Over his nearly 12 years on the Hill, Wynn has built a reputation as a defender of small businesses, government contractors and federal workers, many of whom reside in Prince George's.
Wynn generally votes with his party's House leadership, but he opposed the McCain-Feingold campaign finance reform law in 2001 because, he said, it has diminished the influence of black elected officials.
Under the old system, Wynn said, elected officials were able to give money to nonprofit, community groups for get-out-the-vote efforts. Not being able to do that has "marginalized" the influence of black elected officials, Wynn said.
"We cannot direct party resources because there aren't any," he said.
One major vote he does regret: his decision to break ranks with the majority of his colleagues in the Congressional Black Caucus in 2002 to support the war in Iraq.
He told a group of Muslims at a forum this year that he believed his vote to authorize the use of military force in Iraq was a mistake. "I regret that vote based on what I know now," he told the group, about the absence of weapons of mass destruction in Iraq.
Wynn, who has lived in Prince George's since his family moved there from North Carolina when he was 7 , held his first elected office in seventh grade when he became president of his school's student government.
It wasn't until ninth grade that he decided to make politics a career.
"By then, I knew I was too small and too slow to become a professional football player," he said, even though a teacher in his school suggested he try out for the team. "I made the best decision of my life when I realized that I didn't have professional potential."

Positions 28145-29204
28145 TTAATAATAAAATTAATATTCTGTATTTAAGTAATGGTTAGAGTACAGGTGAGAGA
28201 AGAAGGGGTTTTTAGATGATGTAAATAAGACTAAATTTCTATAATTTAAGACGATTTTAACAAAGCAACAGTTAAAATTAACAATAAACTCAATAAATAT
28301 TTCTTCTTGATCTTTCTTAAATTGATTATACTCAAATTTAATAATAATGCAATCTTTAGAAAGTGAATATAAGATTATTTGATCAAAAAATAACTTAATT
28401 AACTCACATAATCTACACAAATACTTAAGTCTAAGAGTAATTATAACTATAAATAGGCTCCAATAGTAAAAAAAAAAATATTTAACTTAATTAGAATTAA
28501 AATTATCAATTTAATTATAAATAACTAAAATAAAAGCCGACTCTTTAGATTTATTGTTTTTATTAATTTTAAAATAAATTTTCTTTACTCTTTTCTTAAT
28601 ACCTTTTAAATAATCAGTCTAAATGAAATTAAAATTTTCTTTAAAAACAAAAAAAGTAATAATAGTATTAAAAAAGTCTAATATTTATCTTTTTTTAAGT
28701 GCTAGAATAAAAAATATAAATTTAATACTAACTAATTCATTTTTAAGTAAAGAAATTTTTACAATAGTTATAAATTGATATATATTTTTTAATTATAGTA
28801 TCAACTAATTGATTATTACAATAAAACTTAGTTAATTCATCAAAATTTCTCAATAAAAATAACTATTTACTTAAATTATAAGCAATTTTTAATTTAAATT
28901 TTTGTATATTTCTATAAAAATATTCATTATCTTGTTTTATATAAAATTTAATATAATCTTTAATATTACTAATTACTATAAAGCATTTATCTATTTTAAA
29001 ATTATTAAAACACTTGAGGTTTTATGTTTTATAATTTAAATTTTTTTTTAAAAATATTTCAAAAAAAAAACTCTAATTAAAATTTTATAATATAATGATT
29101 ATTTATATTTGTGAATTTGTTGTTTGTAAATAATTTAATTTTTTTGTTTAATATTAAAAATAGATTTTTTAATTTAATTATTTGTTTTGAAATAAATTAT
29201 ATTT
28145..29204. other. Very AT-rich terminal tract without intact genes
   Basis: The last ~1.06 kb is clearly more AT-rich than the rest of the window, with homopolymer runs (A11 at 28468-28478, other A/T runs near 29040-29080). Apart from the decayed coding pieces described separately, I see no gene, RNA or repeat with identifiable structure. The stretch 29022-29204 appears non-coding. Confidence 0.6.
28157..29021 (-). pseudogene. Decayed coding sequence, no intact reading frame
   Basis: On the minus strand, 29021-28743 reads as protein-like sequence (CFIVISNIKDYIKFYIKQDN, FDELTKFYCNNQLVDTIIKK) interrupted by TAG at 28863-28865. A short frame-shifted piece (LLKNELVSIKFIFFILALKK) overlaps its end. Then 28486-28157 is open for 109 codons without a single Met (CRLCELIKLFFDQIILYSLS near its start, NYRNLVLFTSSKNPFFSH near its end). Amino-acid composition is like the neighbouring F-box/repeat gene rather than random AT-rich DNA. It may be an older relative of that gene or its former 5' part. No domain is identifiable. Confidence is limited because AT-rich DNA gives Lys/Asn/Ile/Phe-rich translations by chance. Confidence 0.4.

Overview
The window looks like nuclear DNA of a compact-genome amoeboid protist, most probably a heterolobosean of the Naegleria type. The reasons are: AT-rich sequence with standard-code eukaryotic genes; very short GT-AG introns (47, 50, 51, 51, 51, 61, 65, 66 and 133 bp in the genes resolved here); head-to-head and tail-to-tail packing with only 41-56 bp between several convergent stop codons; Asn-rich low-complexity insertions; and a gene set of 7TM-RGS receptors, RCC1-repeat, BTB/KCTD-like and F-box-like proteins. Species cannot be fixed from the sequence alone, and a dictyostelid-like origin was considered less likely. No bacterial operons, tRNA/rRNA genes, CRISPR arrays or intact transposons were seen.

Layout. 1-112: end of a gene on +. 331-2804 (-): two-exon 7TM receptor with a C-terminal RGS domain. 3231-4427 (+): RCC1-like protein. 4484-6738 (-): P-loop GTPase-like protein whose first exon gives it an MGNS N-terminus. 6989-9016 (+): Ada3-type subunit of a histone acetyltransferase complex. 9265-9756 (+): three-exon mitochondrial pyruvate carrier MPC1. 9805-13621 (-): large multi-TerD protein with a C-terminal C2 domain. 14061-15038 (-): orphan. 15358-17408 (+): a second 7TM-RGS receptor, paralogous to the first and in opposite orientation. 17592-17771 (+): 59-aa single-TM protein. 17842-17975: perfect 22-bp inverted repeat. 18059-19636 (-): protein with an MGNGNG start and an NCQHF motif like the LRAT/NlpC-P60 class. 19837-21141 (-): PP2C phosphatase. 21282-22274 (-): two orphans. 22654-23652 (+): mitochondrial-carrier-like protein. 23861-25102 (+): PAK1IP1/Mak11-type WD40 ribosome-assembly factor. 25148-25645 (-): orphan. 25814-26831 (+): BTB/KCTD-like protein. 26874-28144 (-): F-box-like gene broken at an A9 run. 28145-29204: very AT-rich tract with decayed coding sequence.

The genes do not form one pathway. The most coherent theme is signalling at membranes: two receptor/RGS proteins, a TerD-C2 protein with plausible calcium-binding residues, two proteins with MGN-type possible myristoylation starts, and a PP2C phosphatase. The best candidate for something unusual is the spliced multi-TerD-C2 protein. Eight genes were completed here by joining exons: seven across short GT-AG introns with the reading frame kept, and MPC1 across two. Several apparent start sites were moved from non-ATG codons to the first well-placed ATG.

He joined the debate team instead. When he graduated from DuVal High School in Lanham in 1969, he was headed to the University of Pittsburgh on a debate scholarship. He received his law degree from Georgetown University in 1977.
Wynn took a job as director of the Prince George's County Consumer Protection Commission before starting his law practice in 1982. The same year, he was elected to the Maryland House of Delegates.
He ran for the seat from a district whose representatives were white but whose population was increasingly black. He was endorsed by Democratic Party leaders and won with the second-highest vote total on a slate that included Rep. Steny H. Hoyer and state Sen. Thomas V. Mike Miller Jr. In 1986, he ran for the state Senate and was reelected four years later.
In 1991, when Maryland created the 4th, a heavily Democratic, mostly African American district that straddles Prince George's and Montgomery counties, Wynn was the first to enter a primary field that eventually grew to 13.
"I felt after 10 years in the state legislature I was as qualified as anyone to move up," he said.
He edged out Alex Williams (D), the former Prince George's County state's attorney, by winning a higher margin in Montgomery County. Even after capturing the primary, Wynn continued to hit the street during the general election. "Fear will do that to you," he said of his campaign style. "In politics, you can never take anything for granted."
Tomorrow: Republican challenger John R. McKinnis.